A reshape of arable farming is needed as the sector faces one of its biggest tests to profitability to date.
One of the overarching themes from the opening day of Cereals 2015’s business sessions was the need for greater recognition and support for the tenancy sector, as well as the role contract farming can play.
NFU president Meurig Raymond hit out at continued rent increases from landowners despite grain prices falling back heavily over the past year.
“Levels of rent tendered do not bear too much reflection to the values you can see,” he said.
“I do not need to tell anyone how profitability is under pressure across all sectors. It is extremely difficult to make a margin at today’s values.”
The Tenant Farmers Association spent the event lobbying for longer term tenancies to drive investment in arable markets.
The organisation’s chief executive George Dunn said price volatility and other issues had created a massive strain on farm businesses reliant upon Farm Business Tenancies.
He said: “We need a step change in the security made available to arable producers by making longer term lets more attractive to the landlord community, while at the same time discouraging shorter term agreements.”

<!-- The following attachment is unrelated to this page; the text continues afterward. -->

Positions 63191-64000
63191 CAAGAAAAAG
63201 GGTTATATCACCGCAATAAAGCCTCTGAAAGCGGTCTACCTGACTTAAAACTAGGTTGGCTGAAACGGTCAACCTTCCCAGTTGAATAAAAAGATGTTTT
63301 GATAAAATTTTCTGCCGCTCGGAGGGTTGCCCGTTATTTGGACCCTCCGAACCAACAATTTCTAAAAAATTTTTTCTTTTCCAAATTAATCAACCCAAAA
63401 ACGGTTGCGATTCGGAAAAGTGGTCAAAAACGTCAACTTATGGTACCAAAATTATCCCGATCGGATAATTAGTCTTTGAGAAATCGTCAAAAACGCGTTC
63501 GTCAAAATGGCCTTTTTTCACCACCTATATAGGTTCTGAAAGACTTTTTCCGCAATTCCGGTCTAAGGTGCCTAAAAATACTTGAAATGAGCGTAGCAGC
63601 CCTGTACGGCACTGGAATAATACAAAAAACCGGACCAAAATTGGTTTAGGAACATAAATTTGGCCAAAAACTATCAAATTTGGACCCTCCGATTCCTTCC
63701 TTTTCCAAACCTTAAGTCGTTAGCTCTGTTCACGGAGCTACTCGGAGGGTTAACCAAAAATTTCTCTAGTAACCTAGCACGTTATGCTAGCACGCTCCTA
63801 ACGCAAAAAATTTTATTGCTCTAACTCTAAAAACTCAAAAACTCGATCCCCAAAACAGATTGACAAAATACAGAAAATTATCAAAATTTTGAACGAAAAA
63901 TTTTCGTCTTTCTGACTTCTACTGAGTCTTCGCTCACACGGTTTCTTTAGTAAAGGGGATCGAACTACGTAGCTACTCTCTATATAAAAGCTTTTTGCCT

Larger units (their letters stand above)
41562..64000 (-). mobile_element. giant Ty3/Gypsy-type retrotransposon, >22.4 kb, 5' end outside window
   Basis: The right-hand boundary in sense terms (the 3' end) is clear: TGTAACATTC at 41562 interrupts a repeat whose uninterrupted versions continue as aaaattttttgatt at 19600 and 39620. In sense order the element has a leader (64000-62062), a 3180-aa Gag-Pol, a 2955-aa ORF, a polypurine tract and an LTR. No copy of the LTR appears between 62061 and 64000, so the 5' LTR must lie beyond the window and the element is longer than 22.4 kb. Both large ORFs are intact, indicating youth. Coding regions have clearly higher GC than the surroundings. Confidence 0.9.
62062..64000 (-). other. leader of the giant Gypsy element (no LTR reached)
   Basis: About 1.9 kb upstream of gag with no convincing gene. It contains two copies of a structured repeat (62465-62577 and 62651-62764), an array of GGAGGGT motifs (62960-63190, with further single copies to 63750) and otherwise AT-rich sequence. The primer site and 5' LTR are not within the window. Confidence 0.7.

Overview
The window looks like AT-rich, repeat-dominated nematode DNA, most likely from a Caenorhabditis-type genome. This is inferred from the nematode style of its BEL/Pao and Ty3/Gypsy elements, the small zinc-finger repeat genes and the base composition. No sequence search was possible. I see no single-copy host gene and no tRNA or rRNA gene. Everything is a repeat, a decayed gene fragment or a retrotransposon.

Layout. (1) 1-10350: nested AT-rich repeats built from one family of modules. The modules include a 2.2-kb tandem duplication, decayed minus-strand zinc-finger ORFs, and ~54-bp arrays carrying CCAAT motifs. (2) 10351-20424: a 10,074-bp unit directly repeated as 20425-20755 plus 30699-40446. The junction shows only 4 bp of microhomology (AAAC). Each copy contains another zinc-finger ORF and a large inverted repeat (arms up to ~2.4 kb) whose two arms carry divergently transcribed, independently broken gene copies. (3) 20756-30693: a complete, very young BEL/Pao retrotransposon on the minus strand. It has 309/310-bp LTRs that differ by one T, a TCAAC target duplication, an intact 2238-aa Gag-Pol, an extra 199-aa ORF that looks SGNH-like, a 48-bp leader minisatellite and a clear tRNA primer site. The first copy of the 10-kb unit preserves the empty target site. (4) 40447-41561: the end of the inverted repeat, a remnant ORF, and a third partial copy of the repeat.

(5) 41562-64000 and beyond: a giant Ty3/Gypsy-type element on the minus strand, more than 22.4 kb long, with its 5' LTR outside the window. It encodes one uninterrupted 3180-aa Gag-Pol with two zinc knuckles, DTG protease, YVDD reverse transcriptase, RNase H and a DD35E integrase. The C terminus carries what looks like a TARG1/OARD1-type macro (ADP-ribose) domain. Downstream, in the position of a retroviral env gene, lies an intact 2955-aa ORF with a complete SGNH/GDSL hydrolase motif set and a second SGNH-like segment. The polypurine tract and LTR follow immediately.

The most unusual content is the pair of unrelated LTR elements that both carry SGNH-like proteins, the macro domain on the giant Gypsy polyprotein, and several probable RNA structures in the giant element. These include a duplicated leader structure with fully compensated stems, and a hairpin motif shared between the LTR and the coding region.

At a press briefing from Bidwells the firm noted how the industry needed to ‘future proof’ itself as arable markets moved into a world of less subsidy dependency.
The firm’s Jonathan Armitage said: “We need to align our businesses so they are less dependent on subsidy.
“It is about maximising performance, making sure every part of your assets is delivering.”
He suggested farmers may need to admit their land may be more profitable by using contracting operations.
“The right solution may be not to farm your land at all,” he said.
This was underlined by Brown and Co which claimed contracting could be explored to offset lower returns.
Strutt and Parker’s contract farming agreement results showed return to contractors through contract farming agreements rose 4 per cent in last year, while contractors’ returns fell.
The firm’s Robert Gazeley urged those looking at deals to be sensible and realistic in agreements.